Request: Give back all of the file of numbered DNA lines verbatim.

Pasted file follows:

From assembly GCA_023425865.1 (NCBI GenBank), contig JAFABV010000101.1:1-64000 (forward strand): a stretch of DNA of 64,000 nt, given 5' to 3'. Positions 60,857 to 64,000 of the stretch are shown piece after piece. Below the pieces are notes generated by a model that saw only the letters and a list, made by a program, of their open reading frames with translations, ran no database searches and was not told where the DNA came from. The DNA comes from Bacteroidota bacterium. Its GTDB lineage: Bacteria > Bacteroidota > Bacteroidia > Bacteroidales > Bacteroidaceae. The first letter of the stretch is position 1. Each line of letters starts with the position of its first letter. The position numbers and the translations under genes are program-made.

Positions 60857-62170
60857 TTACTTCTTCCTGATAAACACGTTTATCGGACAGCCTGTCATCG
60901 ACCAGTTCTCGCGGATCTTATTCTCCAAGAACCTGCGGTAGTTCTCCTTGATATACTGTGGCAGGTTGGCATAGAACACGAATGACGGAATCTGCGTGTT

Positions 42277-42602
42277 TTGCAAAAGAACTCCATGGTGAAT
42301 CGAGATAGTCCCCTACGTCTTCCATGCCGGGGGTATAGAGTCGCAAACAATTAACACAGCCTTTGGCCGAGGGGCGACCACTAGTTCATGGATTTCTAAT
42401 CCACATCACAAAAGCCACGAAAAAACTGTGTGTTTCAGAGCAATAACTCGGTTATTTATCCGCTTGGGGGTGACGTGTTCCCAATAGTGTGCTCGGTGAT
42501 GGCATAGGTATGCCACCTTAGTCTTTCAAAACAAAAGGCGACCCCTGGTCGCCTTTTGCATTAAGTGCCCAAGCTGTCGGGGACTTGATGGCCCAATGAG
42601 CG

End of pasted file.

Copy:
From assembly GCA_023425865.1 (NCBI GenBank), contig JAFABV010000101.1:1-64000 (forward strand): a stretch of DNA of 64,000 nt, given 5' to 3'. Positions 60,857 to 64,000 of the stretch are shown piece after piece. Below the pieces are notes generated by a model that saw only the letters and a list, made by a program, of their open reading frames with translations, ran no database searches and was not told where the DNA came from. The DNA comes from Bacteroidota bacterium. Its GTDB lineage: Bacteria > Bacteroidota > Bacteroidia > Bacteroidales > Bacteroidaceae. The first letter of the stretch is position 1. Each line of letters starts with the position of its first letter. The position numbers and the translations under genes are program-made.

Positions 60857-62170
60857 TTACTTCTTCCTGATAAACACGTTTATCGGACAGCCTGTCATCG
60901 ACCAGTTCTCGCGGATCTTATTCTCCAAGAACCTGCGGTAGTTCTCCTTGATATACTGTGGCAGGTTGGCATAGAACACGAATGACGGAATCTGCGTGTT

Positions 42277-42602
42277 TTGCAAAAGAACTCCATGGTGAAT
42301 CGAGATAGTCCCCTACGTCTTCCATGCCGGGGGTATAGAGTCGCAAACAATTAACACAGCCTTTGGCCGAGGGGCGACCACTAGTTCATGGATTTCTAAT
42401 CCACATCACAAAAGCCACGAAAAAACTGTGTGTTTCAGAGCAATAACTCGGTTATTTATCCGCTTGGGGGTGACGTGTTCCCAATAGTGTGCTCGGTGAT
42501 GGCATAGGTATGCCACCTTAGTCTTTCAAAACAAAAGGCGACCCCTGGTCGCCTTTTGCATTAAGTGCCCAAGCTGTCGGGGACTTGATGGCCCAATGAG
42601 CG